In the fall of 1917.  He was Staff Captain ‘I’ with 9th Brigade, and the brigade was preparing to attack the German positions at Mericourt. Probably he was getting a bird’s eye view of the German trenches and the barbed wire in front. The ‘I’ in  his rank stood for ‘intelligence’ – he had to make sure the GOC, General Hill, had accurate, up-to-date information.

What kind of aircraft was it?

RFC 2 seater - Sopwith Camel

He doesn’t say in his letter to Bee. It was a two-seater, of course – if he was lucky, a Sopwith Camel like this one. They were the Royal Flying Corps’ latest toy, able to take on the German Albatross. More likely, though, it was a BE2 like the one below, an obsolete old crate that they had no shortage of.

RFC 2 seater reconnaissance aircraft BE2c

It does look a little frail – and pretty vulnerable, with the Red Baron and his friends about! What did Rufus tell Bee?

He said “I’m going up in an aeroplane – not for fun, because that would possibly be risking one’s neck unnecessarily – but I’m ordered to go for a certain purpose. I’m rather excited as I’ve never been ‘up’ before.”

Of course he was excited – 1917 was only 8 years after Bleriot was the first to fly the English Channel – about 30 k wide at Dover! Here’s a couple of pictures of that.

RFC, Louis_Blériot_1909RFC bleriot-1913

Well, you’d never know he was excited from his letter – he just wrote “I’m back, and quite enjoyed the experience – it was almost like being in a motor car.” That’s not as silly as it sounds – all cars were open at the time, just like aircraft. And you had to wear goggles and leather helmets for both. The BE2’s max speed was 116k but it probably flew much slower for reconnaissance flights – maybe about 80k.

Say what you like, Rufus was a cool customer. Most people, I’m sure, would have been petrified of flying in those days. But he treats it like it’s all in the day’s work.

It was, of course. Don’t forget – a ‘days work’ meant being shelled and shot at – flying might have seemed safer! But he was always one for new ideas and gadgets. The week before he’d had a chance to chat to the tankers who were to co-operate with 9th Brigade at Mericourt. He’d been to Wailly with them and had seen them training – here’s a picture taken at the time – this tank was called Flirt II!

RFC tank at Wailly Oct 1917

And when he got back to Vancouver, he was one of the first to buy a new-fangled typewriter. Imagine him sitting up in bed in VGH, bashing out articles – THUMP, THUMP, THUMP, “DAMN!” – on his Remington portable


If he was alive today, he’d  be tweeting with the best of them! But he’d also be 127!

A Rufus’s eye view of the Curtiss HS-2L flying-boat, in which he flew to Victoria and back in April 1926

N 14  Aviators Rufus, T.V. Scudamore at Jericho 1926

Hey, we’ve seen this picture before – it’s Rufus and a pal, about to fly to Victoria in that strange-looking contraption behind them.

You’re absolutely right – the pal was Major Scudamore. But I thought it might be fun to have another look at the ‘contraption’, as you call it – better known as a Curtiss HS-2L flying boat.

Curtiss HS-2L flying-boat, Jericho 1920

Here’s a picture from Saturday’s Vancouver Sun. It shows one of them on the slipway at Jericho Air Station in 1920. If you look closely, the aircraft’s on a dolly with wheels and the guys are putting it into the water. Here’s a picture of three passengers about to take off in one. If you click on it twice – to maximum size – you’ll see three heads sticking out, all wearing leather helmets like Rufus’s.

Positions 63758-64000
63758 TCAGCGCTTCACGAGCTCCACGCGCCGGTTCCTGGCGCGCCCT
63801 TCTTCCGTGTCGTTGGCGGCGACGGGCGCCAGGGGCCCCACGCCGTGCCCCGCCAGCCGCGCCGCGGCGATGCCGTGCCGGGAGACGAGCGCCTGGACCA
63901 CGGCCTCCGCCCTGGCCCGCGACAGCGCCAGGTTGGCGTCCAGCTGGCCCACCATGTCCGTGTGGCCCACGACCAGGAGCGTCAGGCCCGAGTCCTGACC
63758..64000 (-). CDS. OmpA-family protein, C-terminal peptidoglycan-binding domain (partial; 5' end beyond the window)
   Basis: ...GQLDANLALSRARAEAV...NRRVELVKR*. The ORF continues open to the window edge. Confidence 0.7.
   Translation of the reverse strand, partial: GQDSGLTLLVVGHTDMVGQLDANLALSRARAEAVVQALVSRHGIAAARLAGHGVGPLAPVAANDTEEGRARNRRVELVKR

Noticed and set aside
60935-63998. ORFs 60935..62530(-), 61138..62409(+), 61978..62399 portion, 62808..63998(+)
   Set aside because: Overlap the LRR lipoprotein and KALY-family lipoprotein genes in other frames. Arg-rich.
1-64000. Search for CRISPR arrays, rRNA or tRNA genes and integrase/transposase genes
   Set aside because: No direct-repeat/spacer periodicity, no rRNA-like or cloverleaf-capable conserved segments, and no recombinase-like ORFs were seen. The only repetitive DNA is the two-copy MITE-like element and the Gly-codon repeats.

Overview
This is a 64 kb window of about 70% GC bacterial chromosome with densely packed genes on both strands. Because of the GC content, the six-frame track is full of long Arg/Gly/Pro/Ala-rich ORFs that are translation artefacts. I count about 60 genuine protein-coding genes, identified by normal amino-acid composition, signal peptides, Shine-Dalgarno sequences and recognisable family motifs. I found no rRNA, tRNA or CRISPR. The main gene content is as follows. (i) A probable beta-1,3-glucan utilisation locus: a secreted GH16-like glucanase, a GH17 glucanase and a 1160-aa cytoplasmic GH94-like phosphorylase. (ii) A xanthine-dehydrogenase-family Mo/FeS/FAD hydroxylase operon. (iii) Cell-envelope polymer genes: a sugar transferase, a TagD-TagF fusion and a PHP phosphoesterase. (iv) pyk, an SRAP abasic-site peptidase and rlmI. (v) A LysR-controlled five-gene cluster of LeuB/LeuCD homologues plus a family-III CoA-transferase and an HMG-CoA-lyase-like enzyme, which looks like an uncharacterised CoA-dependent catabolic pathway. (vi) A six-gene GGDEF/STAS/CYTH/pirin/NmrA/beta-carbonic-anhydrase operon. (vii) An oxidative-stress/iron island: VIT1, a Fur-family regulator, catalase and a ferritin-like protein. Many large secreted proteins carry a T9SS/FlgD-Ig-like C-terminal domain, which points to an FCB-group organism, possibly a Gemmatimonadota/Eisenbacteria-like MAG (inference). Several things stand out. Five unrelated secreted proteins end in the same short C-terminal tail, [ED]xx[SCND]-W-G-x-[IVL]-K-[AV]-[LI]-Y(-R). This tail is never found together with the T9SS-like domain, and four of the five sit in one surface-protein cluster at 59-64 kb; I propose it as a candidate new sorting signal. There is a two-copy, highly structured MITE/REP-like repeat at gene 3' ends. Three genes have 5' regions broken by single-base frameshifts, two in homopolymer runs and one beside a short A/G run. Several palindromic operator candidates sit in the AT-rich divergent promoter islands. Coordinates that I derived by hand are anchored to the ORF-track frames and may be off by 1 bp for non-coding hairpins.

Curtiss flying boat 1926, Mayor L.D.Taylor et al about to fly to Victoria

Oh yes, I see them – do we know who they were?

Just the guy with the eye-glasses, nearest the camera – he’s Vancouver mayor L.D. Taylor. He was going to Victoria too, and the picture was taken the same year as the one of Rufus and Scudamore.

Who’s the big guy standing on the fuselage? And what on earth is he doing? – looks like he’s lecturing the passengers at the back!

What! Oh no, that’s the pilot – look at his goggles. He’s up there  to start the engine with the starting crank – the thing with two right-angle bends. Once he gets it locked in, he’ll crank the engine until it fires, just like starting  a lawn-mower or a chainsaw! Electric starters were for sissies! You can see the starting crank better in this next picture.

Curtiss HS-2L flying-boat ii

The starting handle looks like it’s a fixture – but maybe that’s because this aircraft’s in an museum or something. Where does the pilot sit? And what’s ‘Laurentide’ all about?

The pilot sits in the hole beside the Mayor, not right in the bow. He’ll probably have his leather coat stashed there, to put over his overalls – at 125kph it was too chilly for just overalls!  The colour picture shows the fuselage holes with covers on them, but it gives you a better idea of what it felt like to be a passenger.

And Laurentide, is that the name of the aircraft?

No, it was the name of the air service – Laurentide Air  Service. It was started in Quebec after the war, with 2 Curtiss HS-2L aircraft. At first they just flew surveyors and the like up to the Quebec gold claims – then they expanded and started bush flying in Ontario. The Curtiss was built by the American navy for reconnaissance, but it was also a great bush plane and they flew them until the late thirties. In BC they were great for opening up the back country – you could land them anywhere.

Curtiss flying boat 1926, landing at Jericho, Vancouver.

And here’s a Curtiss landing at Jericho, Vancouver – with Stanley Park behind.

Look at that bow wave – they really were boats that flew, weren’t they? But why didn’t people, pilots, object to having to fly in the open? – I mean, it’s barbaric!

The pilots weren’t complaining. They’d all learned to fly in the airforce, and after the war there were many more pilots than there were jobs – so the lucky ones just kept their heads down. And the passengers? Well, most had been in the war too – and they’d survived it. That’s why they didn’t worry about crashing. And they’d become pretty good at putting up with things, too.